A person is a microcosmic world. This is because all the worlds were employed in the formation of the human being and implanted within him during the Six Days of Creation. We conduct our small chariot – our body, just as the upper King conducts His great chariot – the world. Hashem is the Soul of the world, through which He imbues it with light and life. He connects the entire macrocosmic body – all the many worlds from beginning to end, to become one complete unified entity, in which the wisdom of the Creator is revealed. If our soul would separate from the body, all our organs would turn into dead dispersed particles. When the Jewish people are not united, our cosmic Soul disconnects from the body. This is why senseless hatred caused the Temple to be destroyed . When we unite through the Mishkan and the Temple, our cosmic Soul will once again infuse the collective body of Israel and of the world with Divine light.

The Ark Corresponds to the Brain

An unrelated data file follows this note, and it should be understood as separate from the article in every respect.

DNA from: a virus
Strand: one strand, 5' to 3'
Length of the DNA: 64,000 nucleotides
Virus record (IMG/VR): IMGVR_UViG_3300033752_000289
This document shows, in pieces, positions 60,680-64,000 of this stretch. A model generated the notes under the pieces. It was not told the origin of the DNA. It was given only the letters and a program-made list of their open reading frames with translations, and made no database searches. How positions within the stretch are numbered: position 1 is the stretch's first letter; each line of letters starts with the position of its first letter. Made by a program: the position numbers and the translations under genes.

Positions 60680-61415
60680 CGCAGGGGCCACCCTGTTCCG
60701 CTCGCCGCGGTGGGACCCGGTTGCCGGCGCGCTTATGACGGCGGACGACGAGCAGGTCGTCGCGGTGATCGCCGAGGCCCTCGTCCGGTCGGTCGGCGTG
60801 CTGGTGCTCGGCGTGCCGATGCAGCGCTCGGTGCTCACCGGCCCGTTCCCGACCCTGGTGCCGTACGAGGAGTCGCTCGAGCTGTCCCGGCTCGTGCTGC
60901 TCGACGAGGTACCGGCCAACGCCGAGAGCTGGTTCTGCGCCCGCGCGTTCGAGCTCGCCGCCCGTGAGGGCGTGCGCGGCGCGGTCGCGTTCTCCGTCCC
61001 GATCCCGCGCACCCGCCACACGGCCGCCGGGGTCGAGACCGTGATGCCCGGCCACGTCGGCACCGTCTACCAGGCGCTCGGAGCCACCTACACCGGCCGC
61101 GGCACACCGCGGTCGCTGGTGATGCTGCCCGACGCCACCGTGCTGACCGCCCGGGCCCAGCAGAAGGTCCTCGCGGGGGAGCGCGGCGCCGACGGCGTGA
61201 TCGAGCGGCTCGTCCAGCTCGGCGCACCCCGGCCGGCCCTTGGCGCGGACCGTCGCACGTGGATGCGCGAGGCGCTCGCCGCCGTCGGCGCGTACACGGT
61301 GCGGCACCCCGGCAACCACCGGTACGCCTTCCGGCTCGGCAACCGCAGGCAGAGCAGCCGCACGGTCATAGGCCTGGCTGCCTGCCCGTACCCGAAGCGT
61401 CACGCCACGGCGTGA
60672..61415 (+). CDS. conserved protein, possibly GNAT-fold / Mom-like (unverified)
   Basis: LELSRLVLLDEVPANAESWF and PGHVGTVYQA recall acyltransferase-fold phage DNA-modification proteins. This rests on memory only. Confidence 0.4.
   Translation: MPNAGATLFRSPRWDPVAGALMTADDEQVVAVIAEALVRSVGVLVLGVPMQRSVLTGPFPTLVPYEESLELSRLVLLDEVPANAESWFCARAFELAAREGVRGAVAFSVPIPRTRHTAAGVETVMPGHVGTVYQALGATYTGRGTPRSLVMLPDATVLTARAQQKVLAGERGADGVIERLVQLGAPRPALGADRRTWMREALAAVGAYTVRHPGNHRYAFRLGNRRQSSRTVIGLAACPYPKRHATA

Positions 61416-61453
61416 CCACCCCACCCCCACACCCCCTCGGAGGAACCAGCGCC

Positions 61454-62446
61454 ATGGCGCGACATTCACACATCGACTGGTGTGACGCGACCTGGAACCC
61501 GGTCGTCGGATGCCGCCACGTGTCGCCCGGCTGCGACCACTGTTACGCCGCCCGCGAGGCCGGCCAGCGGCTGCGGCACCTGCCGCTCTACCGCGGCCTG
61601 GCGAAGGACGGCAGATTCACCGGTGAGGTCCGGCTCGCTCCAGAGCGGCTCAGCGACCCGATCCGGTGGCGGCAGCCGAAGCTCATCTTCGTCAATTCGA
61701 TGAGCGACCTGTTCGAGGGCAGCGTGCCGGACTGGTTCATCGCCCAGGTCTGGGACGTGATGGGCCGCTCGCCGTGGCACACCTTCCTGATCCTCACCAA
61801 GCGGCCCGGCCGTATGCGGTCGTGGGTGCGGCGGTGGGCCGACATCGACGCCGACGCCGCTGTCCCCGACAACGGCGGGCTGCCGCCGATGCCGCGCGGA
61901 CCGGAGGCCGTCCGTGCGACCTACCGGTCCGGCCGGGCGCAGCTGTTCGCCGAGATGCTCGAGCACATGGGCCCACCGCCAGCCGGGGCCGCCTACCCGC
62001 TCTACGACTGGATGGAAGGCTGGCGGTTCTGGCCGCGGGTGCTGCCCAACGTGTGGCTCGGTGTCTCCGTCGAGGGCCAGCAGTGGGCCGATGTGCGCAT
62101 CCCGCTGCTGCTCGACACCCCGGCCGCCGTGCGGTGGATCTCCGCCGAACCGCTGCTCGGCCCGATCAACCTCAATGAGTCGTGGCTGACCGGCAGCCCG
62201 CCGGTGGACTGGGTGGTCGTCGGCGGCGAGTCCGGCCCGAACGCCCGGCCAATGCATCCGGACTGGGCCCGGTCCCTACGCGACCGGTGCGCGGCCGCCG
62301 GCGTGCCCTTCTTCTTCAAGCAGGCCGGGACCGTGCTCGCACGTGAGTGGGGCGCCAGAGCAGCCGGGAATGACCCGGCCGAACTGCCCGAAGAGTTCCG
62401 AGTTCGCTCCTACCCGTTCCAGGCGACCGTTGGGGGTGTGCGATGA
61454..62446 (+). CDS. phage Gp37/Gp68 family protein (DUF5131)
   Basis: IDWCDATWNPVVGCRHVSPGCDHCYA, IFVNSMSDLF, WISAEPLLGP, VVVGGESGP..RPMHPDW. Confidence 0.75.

The Ark was placed within the Holy of Holies, corresponding to the Neshama (intellectual soul). The two tablets in the Ark correspond to the brain, which is divided into two sides. In order to receive the Torah, we need the sense of vision to read it. Furthermore, we need ears to hear the tradition of our Fathers as brought down in the Oral Torah. These correspond to the poles that carry the Ark, since both the visual and auditory centers are connected to the brain. The highest parts of the soul are called Chaya and Yechidah. They do not have a designated place in the body. Rather, they hover over and above it. The Cherubs on the lid of the Ark allude to these soul parts. They spread their wings on high, because they dwell in the upper world, in the source of life, from where they send their light to those who merit prophetic Divine visions. It was, therefore, from above the lid of the Ark that Hashem spoke with Moshe.

The Ark Corresponds to Torah